The media put a force field around him.  It never confronts him about his lies or wonders about what he does in secret.  No meaningful questions are permitted.  Any line of questioning that would undermine his messianic narrative is taboo. No wonder this man believes he is accountable to no one. 

He is laying the groundwork for a world without America.  What is America?  America is a firewall against tyranny.  North Korea, Russia, China and Iran cannot take over the world until America is weak.  This man Obama has, in 6 short years, weakened America more than all previous presidents combined.   

He has crushed us under debt, he has us at each other’s throats, and he promotes thugs and demotes righteous leaders.  The White House is staffed with all of the competence and wisdom of a banana republic.

I will not be surprised if this man tries to invent a civil disorder just so he can stay in office.

However, I believe that his ability to lie, cheat, steal and injure with impunity is also fueled by the supernatural.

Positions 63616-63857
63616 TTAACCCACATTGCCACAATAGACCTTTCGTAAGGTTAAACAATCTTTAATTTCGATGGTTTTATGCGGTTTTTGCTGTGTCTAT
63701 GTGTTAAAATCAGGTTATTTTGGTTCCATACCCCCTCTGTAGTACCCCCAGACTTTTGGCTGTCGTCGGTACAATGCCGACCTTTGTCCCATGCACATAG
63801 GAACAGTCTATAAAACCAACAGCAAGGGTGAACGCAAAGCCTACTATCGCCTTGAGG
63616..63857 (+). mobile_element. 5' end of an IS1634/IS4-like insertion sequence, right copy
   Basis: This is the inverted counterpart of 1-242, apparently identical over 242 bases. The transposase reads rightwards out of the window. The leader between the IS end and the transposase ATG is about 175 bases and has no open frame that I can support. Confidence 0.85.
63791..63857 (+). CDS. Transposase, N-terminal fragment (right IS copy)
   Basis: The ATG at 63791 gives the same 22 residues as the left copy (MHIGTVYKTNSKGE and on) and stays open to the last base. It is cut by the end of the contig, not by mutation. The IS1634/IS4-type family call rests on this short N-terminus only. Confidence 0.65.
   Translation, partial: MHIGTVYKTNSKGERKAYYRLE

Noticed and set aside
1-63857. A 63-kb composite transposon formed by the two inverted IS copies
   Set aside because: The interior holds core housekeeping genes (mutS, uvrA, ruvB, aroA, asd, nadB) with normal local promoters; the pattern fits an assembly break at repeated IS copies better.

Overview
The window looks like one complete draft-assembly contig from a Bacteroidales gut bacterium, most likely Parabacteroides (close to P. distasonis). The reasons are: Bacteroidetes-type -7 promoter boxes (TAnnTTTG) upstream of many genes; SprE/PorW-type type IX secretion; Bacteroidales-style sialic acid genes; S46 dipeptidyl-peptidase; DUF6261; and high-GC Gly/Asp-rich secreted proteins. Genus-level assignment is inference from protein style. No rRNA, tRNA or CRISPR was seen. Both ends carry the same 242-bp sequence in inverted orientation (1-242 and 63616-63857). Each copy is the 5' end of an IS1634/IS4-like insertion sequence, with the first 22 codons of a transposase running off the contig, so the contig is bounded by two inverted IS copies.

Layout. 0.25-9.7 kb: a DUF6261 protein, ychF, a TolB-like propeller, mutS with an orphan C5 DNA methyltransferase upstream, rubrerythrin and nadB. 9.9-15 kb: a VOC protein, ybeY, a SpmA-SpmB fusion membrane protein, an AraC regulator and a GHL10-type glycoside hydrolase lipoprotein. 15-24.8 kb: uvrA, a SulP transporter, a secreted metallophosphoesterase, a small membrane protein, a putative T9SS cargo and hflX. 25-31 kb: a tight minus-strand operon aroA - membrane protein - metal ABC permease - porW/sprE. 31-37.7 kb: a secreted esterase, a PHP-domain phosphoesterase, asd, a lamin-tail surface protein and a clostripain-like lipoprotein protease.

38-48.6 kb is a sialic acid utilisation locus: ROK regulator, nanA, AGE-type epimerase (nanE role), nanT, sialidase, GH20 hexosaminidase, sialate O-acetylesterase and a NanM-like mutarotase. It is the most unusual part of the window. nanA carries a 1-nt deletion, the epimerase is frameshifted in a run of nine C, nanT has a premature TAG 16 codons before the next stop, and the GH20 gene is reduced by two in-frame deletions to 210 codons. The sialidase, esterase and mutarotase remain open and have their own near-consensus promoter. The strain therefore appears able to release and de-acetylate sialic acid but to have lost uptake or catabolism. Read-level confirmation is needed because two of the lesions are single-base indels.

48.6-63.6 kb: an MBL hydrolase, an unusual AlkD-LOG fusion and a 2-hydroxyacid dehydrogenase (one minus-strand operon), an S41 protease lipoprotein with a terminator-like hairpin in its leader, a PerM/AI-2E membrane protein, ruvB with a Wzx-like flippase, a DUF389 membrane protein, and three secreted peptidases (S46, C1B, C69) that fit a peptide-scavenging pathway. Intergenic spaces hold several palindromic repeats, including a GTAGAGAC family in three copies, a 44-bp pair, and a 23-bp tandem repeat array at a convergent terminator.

That misty blanket of deception that came on America is supernatural. 

The widespread silence of American pastors is supernatural. 

The moral grogginess of Americans is as if we’ve all been drugged supernaturally.

It is supernatural that the church cannot come together to answer the threat of this man. 

It is supernatural that the church cannot galvanize against this man for the way he has turned on Israel in such an insulting and demeaning way.  This alone proves his Antichrist spirit.

It is supernatural how Americans are not outraged by Obama’s preference for Islam.  

It is supernatural that America can turn a blind eye to the world wide martyrdom of Christians.  This man could not even call the 21 Coptic Christians who were beheaded, Christians.

It is supernatural that for the first time in our history the 3 most popular American pastors refuse to preach on repentance, the Cross, the Blood, the inerrancy of the Bible and the existence of hell.